The most important thing about choosing your shoes on your walk is comfortability. If you end up wearing running shoes on your walk, podiatrists like Marion Yau advise that it should fit you well, give you enough comfort and you should take precautions to prevent inflammation or injuries.
Some people like to include a bit of running on their walks. It could be a run/walk warm-up or intervals, it is worth noting that it could greatly influence which pair of shoes you should wear. You should opt to use a pair of running shoes if you plan on running within your walking routine which will provide you with better cushioning on support once you run.
When it comes to the physical design and style, running shoes are more colourful and stylish compared to the muted colors walking shoes usually are made with such as black, white and brown colors.
On another note, when it comes to pricing since running shoes have more technology and shoe companies always strive to upgrade, discover and invent new features and technology within their running shoes, their prices go higher and higher.
As opposed to the minimalistic features of walking shoes, they are less expensive since they will not require too many high-end features and technology.
In a sense, if the typical colours and styles of walking shoes bore you or might not fit your wardrobe, you can still go for a pair of running shoes, but make sure it will provide you with everything you will need on your walk.
If you will follow the advice of experts to wear appropriate walking shoes instead of running shoes, they should be able to do and have the following:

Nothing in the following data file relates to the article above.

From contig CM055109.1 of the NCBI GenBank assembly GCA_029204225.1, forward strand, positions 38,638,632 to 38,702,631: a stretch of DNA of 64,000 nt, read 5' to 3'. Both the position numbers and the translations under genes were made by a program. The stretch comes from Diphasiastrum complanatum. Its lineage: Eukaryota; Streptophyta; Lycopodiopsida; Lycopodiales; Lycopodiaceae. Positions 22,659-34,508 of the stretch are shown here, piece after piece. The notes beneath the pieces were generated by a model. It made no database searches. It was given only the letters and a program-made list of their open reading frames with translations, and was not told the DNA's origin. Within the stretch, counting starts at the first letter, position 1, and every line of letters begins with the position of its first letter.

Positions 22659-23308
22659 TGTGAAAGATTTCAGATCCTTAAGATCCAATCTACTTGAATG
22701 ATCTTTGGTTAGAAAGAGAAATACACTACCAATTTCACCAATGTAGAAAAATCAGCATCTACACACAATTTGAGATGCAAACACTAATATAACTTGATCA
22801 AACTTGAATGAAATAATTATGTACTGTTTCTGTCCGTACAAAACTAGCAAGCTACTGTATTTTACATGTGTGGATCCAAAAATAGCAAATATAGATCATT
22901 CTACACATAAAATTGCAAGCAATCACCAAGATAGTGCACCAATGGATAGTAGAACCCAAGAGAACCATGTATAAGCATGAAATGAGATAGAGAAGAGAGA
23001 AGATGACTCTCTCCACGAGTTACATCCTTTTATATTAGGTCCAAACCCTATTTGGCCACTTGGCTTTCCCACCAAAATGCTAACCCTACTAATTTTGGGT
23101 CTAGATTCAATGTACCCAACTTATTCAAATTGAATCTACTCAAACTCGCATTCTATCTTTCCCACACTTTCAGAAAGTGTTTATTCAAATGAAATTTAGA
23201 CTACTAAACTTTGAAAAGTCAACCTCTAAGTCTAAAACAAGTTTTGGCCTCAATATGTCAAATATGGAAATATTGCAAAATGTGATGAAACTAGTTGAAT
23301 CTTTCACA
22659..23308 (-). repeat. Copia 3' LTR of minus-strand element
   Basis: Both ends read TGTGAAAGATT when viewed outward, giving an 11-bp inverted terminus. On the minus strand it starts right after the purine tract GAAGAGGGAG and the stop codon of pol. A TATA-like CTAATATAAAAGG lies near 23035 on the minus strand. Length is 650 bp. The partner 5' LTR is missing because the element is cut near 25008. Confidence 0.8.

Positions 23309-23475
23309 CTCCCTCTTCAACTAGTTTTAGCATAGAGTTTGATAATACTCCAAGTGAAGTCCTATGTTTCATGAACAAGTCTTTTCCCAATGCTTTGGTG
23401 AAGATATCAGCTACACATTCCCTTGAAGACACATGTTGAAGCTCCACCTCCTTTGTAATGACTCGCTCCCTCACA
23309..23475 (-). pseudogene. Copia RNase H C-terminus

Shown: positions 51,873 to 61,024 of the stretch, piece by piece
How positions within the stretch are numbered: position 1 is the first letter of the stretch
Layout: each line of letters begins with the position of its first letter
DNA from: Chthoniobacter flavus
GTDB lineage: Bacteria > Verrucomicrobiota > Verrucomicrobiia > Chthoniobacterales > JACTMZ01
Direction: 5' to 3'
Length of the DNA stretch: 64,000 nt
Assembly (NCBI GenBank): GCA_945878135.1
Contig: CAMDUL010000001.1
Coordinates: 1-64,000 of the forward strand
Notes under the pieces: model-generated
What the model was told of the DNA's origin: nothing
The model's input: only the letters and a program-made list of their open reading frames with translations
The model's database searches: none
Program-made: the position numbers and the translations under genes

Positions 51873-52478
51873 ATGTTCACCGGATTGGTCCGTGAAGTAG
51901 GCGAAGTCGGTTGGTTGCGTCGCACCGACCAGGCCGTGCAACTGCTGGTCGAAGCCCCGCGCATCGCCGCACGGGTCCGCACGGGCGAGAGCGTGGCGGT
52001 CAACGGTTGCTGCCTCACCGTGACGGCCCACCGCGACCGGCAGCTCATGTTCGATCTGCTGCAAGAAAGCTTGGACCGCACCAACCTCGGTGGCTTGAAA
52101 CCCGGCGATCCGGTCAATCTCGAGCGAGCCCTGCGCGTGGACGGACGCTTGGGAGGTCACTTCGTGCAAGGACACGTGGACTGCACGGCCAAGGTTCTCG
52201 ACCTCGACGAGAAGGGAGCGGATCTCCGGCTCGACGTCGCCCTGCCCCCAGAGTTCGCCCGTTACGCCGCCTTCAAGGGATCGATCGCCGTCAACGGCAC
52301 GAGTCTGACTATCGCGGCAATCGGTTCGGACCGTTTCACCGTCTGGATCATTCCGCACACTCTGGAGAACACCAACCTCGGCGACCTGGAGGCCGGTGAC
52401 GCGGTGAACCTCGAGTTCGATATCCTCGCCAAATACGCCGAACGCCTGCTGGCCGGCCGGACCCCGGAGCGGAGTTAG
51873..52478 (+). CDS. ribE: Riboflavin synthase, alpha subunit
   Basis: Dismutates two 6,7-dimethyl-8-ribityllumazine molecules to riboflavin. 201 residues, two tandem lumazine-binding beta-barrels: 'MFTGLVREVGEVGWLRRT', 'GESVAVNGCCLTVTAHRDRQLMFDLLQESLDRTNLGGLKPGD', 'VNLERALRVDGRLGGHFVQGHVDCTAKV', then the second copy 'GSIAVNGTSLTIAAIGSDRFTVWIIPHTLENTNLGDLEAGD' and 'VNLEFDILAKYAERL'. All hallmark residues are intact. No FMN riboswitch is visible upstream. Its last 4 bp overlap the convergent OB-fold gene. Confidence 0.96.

- The support is placed on your arches, where you will feel a great amount of force once you start walking.
- In place of big or flared heels, walking shoes should have undercut heels to aid the feet to naturally roll forward and there should not be a huge height difference between the heel and toe.
- The heel counter, which can be found below the Achilles tendon, should be snug but not too tight, which will help prevent any excessive pronation or supination.
- The insoles of a walking shoe should mold comfortably on your feet to avoid shear forces with the shoe and the foot. It will also serve sufficient shock absorption.
- The toe box area should have enough space for you to be able to move your toes around but not to the extent that it will make your feet slide along your walk. According to the SpineHealth site, there ought to be around one-half to a full thumb’s width between the end of the longest toe to the end of the toe box.
- The midsole, which can be found between the upper and tread of the shoes, should give you the proper and sufficient support, cushioning and flexibility.
Marko is a recreational runner (and a techie) that has completed a full-distance trail marathon from Australia. He is the lead writer at JogTunes and spends his off-time time testing different running shoes and GPS watches.